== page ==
History reveals countless attempts by great minds to solve lifeâ€™s paradoxes.
But what if these attempts miss the point? What if paradox is life?Contrary to the supposedly sublime linear logic that underpins our prevalent modes of theoretical and empirical enquiry, in this fascinating book, organizational anthropologist Tom Vine charts the pervasiveness of paradox across the academy: from arithmetic to zoology.
In so doing, he reflects on the concept of paradox as a widespread existential â€˜patternâ€™, a pattern which holds significant metatheoretical and pedagogical potential.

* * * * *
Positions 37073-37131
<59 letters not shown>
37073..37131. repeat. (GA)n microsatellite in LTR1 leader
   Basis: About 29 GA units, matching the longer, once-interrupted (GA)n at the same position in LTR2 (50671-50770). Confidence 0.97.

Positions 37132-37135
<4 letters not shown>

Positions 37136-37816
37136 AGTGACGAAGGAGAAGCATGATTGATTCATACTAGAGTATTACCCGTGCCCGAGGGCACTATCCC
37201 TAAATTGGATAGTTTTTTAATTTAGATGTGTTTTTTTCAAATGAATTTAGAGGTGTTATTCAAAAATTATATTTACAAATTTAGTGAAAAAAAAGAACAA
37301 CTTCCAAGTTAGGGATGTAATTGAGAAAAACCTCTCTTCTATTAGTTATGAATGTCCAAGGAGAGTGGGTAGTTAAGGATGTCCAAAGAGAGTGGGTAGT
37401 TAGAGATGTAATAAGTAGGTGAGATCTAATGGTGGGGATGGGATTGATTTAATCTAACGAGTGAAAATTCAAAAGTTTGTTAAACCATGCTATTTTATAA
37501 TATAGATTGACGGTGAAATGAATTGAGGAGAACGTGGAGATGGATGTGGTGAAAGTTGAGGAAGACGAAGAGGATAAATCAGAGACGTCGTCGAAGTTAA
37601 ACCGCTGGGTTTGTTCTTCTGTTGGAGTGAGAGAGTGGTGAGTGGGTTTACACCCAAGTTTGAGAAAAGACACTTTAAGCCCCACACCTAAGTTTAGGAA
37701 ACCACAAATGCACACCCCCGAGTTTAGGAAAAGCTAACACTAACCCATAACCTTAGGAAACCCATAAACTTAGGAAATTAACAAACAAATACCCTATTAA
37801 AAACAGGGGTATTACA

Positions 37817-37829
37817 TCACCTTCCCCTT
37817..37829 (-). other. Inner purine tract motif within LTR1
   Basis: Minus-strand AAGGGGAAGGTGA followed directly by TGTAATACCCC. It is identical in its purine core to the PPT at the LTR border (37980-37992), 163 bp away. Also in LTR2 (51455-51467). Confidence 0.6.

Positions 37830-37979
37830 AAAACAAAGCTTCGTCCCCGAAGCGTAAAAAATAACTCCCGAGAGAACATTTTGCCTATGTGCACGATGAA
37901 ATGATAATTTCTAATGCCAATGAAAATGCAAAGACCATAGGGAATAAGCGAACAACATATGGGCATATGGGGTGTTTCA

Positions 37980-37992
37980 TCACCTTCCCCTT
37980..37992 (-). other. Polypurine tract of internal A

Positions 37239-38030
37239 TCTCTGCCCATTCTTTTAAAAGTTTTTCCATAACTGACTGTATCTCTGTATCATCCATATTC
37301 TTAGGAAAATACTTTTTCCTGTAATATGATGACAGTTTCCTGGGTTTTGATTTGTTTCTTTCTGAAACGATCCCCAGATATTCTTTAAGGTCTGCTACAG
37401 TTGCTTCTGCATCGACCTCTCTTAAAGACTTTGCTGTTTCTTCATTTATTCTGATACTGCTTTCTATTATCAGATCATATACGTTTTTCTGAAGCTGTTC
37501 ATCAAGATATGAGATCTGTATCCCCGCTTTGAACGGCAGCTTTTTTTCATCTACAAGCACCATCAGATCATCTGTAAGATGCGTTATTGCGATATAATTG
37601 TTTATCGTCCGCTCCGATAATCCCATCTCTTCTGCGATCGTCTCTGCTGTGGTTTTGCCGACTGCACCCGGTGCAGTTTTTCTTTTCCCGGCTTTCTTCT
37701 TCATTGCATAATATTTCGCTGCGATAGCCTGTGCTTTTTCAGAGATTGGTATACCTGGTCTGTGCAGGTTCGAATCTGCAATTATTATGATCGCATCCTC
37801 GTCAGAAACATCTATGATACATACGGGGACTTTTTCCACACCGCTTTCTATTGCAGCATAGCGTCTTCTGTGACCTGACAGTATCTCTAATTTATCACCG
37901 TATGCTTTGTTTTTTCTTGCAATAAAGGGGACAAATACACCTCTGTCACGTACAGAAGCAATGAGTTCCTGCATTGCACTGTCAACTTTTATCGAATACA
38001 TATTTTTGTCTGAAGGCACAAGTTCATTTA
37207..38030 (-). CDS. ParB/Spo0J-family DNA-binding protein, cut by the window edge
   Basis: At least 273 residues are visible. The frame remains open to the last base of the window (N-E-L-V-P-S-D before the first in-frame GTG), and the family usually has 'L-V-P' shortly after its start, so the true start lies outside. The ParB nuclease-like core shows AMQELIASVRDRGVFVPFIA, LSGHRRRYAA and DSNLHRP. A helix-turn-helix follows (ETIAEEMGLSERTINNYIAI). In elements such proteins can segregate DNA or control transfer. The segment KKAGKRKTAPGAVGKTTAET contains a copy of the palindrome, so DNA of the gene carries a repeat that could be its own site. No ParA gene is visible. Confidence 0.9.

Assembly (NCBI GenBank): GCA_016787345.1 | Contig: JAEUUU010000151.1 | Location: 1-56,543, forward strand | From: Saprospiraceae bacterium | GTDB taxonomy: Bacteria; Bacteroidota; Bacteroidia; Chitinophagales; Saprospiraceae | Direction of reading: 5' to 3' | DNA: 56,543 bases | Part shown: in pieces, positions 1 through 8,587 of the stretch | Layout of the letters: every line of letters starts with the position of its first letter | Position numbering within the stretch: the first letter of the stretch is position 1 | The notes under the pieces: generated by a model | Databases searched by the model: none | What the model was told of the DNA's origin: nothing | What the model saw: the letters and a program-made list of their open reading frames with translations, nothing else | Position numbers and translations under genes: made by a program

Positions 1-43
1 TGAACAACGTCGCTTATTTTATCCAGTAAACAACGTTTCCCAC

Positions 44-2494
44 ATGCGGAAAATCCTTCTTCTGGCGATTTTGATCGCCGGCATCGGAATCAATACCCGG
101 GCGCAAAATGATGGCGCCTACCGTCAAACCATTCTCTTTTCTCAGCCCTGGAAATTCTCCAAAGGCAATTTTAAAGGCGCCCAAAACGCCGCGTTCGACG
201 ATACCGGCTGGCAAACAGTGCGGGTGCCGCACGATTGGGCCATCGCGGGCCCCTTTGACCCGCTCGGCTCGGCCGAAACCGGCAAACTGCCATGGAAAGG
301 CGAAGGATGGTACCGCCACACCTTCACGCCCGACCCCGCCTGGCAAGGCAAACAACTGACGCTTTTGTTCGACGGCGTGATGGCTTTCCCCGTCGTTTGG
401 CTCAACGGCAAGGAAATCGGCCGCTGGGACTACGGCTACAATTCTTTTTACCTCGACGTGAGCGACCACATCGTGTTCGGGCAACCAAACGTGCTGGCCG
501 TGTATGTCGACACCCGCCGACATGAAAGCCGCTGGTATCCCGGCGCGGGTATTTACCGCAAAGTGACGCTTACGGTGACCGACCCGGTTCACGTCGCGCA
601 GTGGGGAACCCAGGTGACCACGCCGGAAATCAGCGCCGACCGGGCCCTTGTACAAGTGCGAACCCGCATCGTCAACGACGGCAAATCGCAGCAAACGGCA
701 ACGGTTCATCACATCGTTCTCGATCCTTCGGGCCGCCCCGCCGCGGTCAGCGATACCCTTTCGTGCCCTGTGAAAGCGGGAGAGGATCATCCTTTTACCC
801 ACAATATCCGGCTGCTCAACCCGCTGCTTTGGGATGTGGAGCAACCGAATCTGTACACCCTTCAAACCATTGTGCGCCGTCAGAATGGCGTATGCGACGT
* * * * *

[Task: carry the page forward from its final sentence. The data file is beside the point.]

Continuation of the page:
Paradoxes, he argues, are not inconveniences or â€˜fault lines in our common-sense worldâ€™ but are coded into our very existence.
Paradoxes thus present their own vital logics that shape our lives: they thwart moral and ideological uniformity; they even out subjective experience between â€˜the havesâ€™ and â€˜the have notsâ€™; and they shed light on the opaque concepts of consciousness and agency. This book will appeal to anybody with a curious mind, particularly scholars and students with an interest in one or more of the following: complexity theory, critical pedagogies, ethnography, nonlinear dynamics, organization theory, and systems theory.
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